Your social media plan should include interactive content such as polls, surveys, and answers to comments. Document your social media engagement (here’s where that CRM comes in handy again) and look for the types of engagement your customers best respond to.
Step 4: Follow-up
When should you follow up? Almost every single time: whether it’s new sales, customer service issues, mailings, surveys, or social media. The goal is to ensure your customers are satisfied with your response. Put an internal process in place to ensure every interaction receives a prompt and thoughtful follow-up. Be sure to take notes so everyone in your organization knows each customer’s current status.………
Your main objective: Build a customer touch plan strategy.
After you’ve explored all these steps in-depth, go back to square one and create a customer touch plan strategy that incorporates all of these elements, but be sure it’s tailored to your business and to your customers. Keep your strategy flexible—you’re going to be adjusting it over time based on what works…and what doesn’t work.
Over time, as you craft a more refined customer touch plan strategy, you’ll be loading your CRM with great information you can use to better understand your customers, which will also help you craft a more targeted marketing plan. As your customer data becomes more refined and personal, you’ll be able to confidently reduce your random marketing efforts and send only highly targeted campaigns. The goal of an effective customer touch plan is to make your customers feel appreciated, not hammered with spam.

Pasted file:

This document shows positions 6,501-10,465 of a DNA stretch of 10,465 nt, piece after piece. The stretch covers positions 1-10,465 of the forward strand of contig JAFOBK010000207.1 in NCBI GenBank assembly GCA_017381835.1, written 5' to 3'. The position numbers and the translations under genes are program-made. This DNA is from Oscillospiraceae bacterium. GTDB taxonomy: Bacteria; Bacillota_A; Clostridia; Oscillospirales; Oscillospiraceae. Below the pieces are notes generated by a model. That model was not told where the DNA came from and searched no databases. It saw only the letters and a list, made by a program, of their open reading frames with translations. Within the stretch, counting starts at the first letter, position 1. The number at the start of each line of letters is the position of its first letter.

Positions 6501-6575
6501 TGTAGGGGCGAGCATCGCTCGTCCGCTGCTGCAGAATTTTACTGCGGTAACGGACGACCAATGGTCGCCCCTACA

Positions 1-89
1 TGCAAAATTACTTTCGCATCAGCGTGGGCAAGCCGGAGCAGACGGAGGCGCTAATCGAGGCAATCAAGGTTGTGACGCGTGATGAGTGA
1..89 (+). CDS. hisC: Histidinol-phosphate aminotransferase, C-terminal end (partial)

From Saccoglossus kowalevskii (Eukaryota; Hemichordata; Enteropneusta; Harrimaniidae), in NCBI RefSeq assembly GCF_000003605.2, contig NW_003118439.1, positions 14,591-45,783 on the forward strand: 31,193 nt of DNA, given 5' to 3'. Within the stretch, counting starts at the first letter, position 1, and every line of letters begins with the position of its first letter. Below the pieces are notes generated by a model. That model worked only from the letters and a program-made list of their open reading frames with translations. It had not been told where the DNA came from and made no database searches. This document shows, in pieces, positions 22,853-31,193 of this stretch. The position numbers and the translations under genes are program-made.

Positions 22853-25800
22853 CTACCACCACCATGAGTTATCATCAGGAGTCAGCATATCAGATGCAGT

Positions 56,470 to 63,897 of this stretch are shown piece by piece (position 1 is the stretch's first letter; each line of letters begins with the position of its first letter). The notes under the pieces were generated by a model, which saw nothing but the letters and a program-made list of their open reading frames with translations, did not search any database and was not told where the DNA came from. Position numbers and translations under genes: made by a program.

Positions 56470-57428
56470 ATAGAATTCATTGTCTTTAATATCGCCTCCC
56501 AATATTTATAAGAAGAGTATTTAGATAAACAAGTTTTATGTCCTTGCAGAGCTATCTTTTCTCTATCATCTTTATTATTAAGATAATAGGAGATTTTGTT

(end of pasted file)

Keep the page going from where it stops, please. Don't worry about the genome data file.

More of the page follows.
Questions? Let us know in the comments!
The temptation to hammer your audience with a peppy sales pitch when you’re trying to write content can be hard to overcome. Marketers are supposed to market, right? So why shouldn’t we be screaming Buy! Buy! Buy! like freakshow carnival barkers?
Oh, wait, that’s actually the answer. Yikes.
Aggressiveness is out. Instead of demanding action from your customers, you have to give them answers to entice your customers to come to you. What you use to attract them determines the quality and longevity of your relationship.
Why We Had to Kill Frank…
Imagine you live on a cul-de-sac in a quiet suburban neighborhood—that is, until a new neighbor moves in. You know it’s going to get ugly when a panel truck with an LED display offering a miracle health product pulls into the driveway.